Saturday, August 14, 2010

Farewell to New Mexico

"God's abstention
is only from human dialects;
the holy voice utters its woe and glory
in myriad musics,
in signs and portents.
Our own words are for us to speak,
a way to ask and to answer."

Denise Levertov

Returning to Tucson, cars and asphalt and noise, the urban cacophony (and summer heat), I feel melancholy. The solitude and solace of New Mexico's vast skies and open space worked it's magic for me, peeling away the dross like old paint, revealing essential layers beneath. I hope I can retain this spaciousness.

"A House of Doors", lithograph (1986)



He opened the door and walked outside.
It was summer, I remember cicadas
scratching a hole in the door
where a man used to be.

The house I live in
has various dimensions.

I recall white rooms,
wallpapered with old letters.
Some rooms are tombs for the heart,
full of damp bones
and useless ornaments.

I remember a pink room
that pressed me until I couldn't breath

Some rooms diminish
some rooms compress.
Rooms can be tricky.
What I remember are doors.
I live in a house of doors.


She stood at the door
and walked outside.
It was spring, I remember
lilacs framed by a window
where a girl in a white dress stood.

A white dress,
flying like a flag,
a white dress
opening like a morning glory.


I opened the door:
she was sitting there,
the girl with the Kodak smile.
The sign on the door said 1969,
it was February in Berkeley.
The plum trees were red in the rain,
steam rose from an espresso machine

the girl listens
to the boyfriend whose name
I don’t remember, cigarette in hand
a baton, orchestrating. She listens,
she knows the punch line.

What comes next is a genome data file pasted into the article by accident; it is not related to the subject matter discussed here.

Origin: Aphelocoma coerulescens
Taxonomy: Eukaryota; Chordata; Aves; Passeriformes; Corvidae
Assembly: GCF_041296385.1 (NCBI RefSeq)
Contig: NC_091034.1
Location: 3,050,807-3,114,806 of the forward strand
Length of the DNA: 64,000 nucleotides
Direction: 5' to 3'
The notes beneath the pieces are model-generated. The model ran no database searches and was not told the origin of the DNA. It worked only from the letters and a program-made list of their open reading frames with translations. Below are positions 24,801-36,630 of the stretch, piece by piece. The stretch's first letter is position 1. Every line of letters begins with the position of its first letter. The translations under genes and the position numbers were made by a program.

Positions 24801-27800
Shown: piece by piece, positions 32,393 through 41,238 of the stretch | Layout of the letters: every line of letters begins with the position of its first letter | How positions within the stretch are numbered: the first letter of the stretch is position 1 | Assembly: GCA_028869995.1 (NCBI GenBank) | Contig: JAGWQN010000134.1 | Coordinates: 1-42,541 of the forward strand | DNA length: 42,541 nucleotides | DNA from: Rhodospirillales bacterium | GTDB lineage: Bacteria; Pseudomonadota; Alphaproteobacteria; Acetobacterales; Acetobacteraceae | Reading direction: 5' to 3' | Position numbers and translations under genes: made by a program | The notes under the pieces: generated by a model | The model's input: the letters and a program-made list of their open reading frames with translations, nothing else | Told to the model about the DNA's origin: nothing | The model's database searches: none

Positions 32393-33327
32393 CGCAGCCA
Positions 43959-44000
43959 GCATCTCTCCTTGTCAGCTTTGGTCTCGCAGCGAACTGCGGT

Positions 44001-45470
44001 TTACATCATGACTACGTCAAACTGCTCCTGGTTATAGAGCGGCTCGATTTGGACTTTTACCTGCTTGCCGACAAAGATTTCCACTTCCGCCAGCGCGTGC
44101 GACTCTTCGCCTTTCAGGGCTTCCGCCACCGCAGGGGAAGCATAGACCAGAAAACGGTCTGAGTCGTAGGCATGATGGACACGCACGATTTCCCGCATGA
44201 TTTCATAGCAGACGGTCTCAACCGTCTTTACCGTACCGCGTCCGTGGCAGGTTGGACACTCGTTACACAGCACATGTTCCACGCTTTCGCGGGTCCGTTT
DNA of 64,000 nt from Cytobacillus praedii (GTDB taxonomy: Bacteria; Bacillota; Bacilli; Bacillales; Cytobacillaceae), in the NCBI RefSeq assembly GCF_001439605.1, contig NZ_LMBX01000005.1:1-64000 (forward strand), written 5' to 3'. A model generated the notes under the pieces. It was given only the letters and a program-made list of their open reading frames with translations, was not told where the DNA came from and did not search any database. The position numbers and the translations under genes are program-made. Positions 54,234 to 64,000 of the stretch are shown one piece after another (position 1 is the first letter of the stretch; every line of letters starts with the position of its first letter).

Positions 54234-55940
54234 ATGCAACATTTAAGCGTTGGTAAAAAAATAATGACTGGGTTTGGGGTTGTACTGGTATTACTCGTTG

When I closed the door
she slipped away behind me,
riding a train
I could see in perspective

riding to a vanishing point.


An onion, that's it.
All those layers.

Just when you think
you can name yourself,
you discover new layers,
you’re forming a new skin,
a new ring.

But there's a core.
And where
does that core start?


This room I live in.
These walls.
They seem to be getting thin.
I can almost see through them today.

Today I feel
like a Chinese box
one inside another.
I consider a state of grace:

I think
I think I may be the gate
that opens
into another room
made of clouds, or sky
or something
I can't name.

I remember white dresses I wore
I remember doors
I can't remember the girl's name.

"Funny", she said,
"how time takes the names out of things,
and bleaches the rest kind of transparent."

Chiefly, I remember doors.


you open a door
any door

and you have to walk outside
into something tender
like a touch
on a winter night
into a quiet yard
because of a voice you hear

or a bell
or a train
pulling away

Lauren Raine


aspiringcrone said...

Blessings on you and your journey... your work continues to reverberate and nourish me.

Be well my friend...


Lauren Raine said...

Hey, so good to hear from you, Julie!

Trish and Rob MacGregor said...

Love the lithograph! And the beautiful poem. Leaving NM...but you're taking all the wonderful memories with you!

The wv? fulled!